People > Nabopolassar



Nabopolassar (658-605 BC) was a Chaldean that was able to take control over the civilization of Babylonia and eventually defeat the Assyrian Empire with a combined military alliance of people from throughout the region.

Nabopolassar was the father to Nebuchadnezzar II who oversaw the brief golden age of Neo-Babylonia. It was under the brief Chaldean dynasty that Babylonia saw a resurrection in culture and prestige that would last even through the time of Alexander the Great.

Neo-Babylonian Empire

Nabopolassar was instrumental in creating the military alliance that led to the final defeat of the Assyrian Empire. The death of King Ashurbanipal around 627 BC created massive internal chaos and instability within Assyria. Conquering the city of Babylon first in 626 BC he declared himself King of Babylonia. He made Babylon his new capital city and by 616 BC he had united all of the territory of Babylonia back together and was able to launch an assault on the Assyrian capital cities.

Nabopolassar joined forces with the Median King Cyaxares and battled with Ashurbanipal's son Ashur-etil-ilani for control over Assyria. By 615 BC the Babylonians and Medias had won a decisive victory and conquered Nippur. While Nabopolassar was moving his forces to siege the capital city of Ashur the Medians were able to conquer it first. This only left the capital city of Nineveh as the major sphere of influence of Assyrian power.

Battle of Nineveh

In 612 BC the combined Babylonian and Median armies destroyed the capital city of Nineveh and slaughtered many of the royal dynasty. One general in the royal family named Ashur-uballit II was able to flee the city and became King of Assyria after Sin-shar-ishkun who was possibly his brother that died at Nineveh.

Ashur-uballit II attempted to rally the remnants of the Assyrian military. Here the forces of Nabopolassar beat the Assyrians once again and sacked the entire region of Harran throughout 610 BC.

Battle of Carchemish

The final showdown of the Neo-Babylonia and Assyria clash of civilizations occurred at the Battle of Carchemish (605 BC). During this engagement a number of soldiers and mercenaries from Egypt under Necho II attempted to help defend the Assyrian army.

Retreating from the loss in Harran, the Assyrian commander Ashur-uballit reached out to their allies in Egypt in order to assist them in reclaiming lost territory. The Egyptians responded and raised a massive mercenary army to aid the Assyrians. On their march from Egypt to Assyria the massive army took the coastal route that led them directly to the Kingdom of Judah. As Necho attempted to pass through the hills in the southern Jezreel Valley he found the passage was blocked by the Judean troops.

The king of Judah at the time named Josiah sided with the Nabopolassar and attempted to hold off the Egyptian troops at the city of Megiddo. A brutal battle was fought between the Egyptians and the Judeans resulting in the death of King Josiah and a loss for Judah. The Egyptian army under Necho advanced towards Syria in order to link up with the forces of Ashur-uballit. The two combined forces attempted to take back the territory of Harran from the Babylonians but they were unsuccessful.

In 605 BC the Babylonians and the combined Assyrian and Egyptian forces fought one final time at the Battle of Carchemish. It was here under the leadership of future Babylonian king Nebuchadnezzar II that the Babylonians finally defeated Necho and the remnants of the Assyrian army.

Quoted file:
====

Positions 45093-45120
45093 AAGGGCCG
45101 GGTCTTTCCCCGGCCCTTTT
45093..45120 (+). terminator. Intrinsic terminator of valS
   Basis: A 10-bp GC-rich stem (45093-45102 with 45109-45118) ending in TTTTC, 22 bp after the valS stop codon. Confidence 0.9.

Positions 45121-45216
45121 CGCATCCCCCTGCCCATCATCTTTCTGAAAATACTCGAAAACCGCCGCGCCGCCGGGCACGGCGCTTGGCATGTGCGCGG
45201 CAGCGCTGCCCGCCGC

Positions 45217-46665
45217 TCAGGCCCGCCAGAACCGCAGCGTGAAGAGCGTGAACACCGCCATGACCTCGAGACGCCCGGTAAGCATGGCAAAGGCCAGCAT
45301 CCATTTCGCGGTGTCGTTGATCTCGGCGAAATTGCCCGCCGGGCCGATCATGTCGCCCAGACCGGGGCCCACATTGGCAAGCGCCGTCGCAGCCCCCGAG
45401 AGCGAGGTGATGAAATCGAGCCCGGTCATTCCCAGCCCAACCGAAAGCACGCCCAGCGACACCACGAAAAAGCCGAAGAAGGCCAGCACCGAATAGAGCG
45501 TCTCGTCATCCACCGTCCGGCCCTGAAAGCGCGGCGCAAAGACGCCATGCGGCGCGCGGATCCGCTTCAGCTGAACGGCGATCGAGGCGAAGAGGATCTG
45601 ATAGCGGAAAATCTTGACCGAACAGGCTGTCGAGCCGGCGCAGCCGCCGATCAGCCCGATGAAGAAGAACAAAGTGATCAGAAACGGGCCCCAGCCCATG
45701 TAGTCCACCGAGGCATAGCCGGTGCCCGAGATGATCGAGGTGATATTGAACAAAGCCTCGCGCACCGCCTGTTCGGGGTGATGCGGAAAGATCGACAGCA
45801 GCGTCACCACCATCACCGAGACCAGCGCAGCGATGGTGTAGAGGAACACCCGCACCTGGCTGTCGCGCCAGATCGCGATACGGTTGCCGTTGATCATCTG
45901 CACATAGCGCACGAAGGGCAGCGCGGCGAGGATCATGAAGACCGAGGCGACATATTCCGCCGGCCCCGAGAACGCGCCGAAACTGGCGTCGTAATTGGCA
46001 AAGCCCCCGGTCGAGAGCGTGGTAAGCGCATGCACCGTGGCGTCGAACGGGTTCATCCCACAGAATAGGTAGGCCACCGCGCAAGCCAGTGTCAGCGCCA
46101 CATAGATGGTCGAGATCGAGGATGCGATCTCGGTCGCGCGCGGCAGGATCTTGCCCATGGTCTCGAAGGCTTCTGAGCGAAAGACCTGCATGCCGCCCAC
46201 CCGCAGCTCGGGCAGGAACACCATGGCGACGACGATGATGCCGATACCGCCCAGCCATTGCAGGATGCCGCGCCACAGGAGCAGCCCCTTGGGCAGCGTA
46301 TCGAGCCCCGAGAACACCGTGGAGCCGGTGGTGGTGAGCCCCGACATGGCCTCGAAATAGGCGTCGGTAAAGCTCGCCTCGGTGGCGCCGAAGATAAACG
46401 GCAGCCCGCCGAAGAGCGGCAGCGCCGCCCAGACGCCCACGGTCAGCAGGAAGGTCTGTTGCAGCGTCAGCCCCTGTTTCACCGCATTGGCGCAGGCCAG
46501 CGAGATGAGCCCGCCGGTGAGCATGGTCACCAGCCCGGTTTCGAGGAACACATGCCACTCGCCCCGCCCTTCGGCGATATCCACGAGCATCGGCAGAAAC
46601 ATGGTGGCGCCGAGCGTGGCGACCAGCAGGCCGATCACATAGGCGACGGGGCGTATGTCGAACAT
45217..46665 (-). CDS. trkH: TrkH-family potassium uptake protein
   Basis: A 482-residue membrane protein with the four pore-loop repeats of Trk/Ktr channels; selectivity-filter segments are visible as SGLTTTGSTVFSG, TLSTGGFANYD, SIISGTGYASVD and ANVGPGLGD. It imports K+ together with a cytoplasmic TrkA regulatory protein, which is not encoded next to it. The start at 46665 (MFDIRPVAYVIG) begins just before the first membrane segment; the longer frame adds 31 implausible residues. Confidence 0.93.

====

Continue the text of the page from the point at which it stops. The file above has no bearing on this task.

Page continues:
Death & Legacy

Nabopolassar was very ill at the time and abdicated the throne soon before his death. Just after winning the fight in the Battle of Carchemish, Nebuchadnezzar was forced to rush back to Babylon to secure the throne. Thus when Nabopolassar died in 605 BC the leadership of the new Chaldean Babylonia passed successfully and Nebuchadnezzar was able to rule over one of the greatest golden ages in the history of Babylon.

Construction Projects

Under the reign of Nabopolassar and ultimately Nebuchadnezzar as well there was a boom in the building of various construction projects throughout Babylonia. In fashion with the Assyrian-Babylonian culture before them the Chaldeans built gardens, temples and walls. Nearly all of the cracked and crumbling temples and ziggurats were rebuilt and Babylon itself was enlarged greatly.

New walls were constructed in Babylon such as the Ishtar Gate along with a new fortification technique called the double enciente which consisted of moats and towered fortress walls.

It is also believed that during this time period either Nabopolassar or his son began construction of the fabled Hanging Gardens of Babylon.


References[edit]Jump up ^ D. Brendan Nagle, The Ancient World: A Social and Cultural History, 6th ed., Upper Saddle River, N.J.: Pearson, 58.Jump up ^ Van De Mieroop, Marc, 2007, A History of the Ancient Near East ca. 3000-323 BC, Blackwell PublishingJump up ^ Sack, Ronald Herbert. Images of Nebuchadnezzar, Susquehanna University Press, 2004, ISBN 9781575910796^ Jump up to: a b "The fall of Nineveh, capital of the Assyrian Empire", The British Museum^ Jump up to: a b Lendering, Jona. "Nabopolassar", Livius.orgJump up ^ Van De Mieroop, Marc, 2007, A History of the Ancient Near East ca. 3000-323 BC, Blackwell PublishingJump up ^ Lloyd, Seton H.F., "Mesopotamian art and architecture", Encyclopedia Britannica, July 17, 2014Jump up ^ The Fifty Names of MardukJump up ^ Hanson, K.C., "Nabopolassar Cylinder"External links[edit]ABC 2: Chronicle Concerning the Early Years of NabopolassarABC 3: Chronicle Concerning the Fall of NinevehABC 4: Chronicle Concerning the Late Years of NabopolassarNabopolassar CylinderPreceded byKandalanuKing of Babylon626–605 BCSucceeded byNebuchadnezzar II

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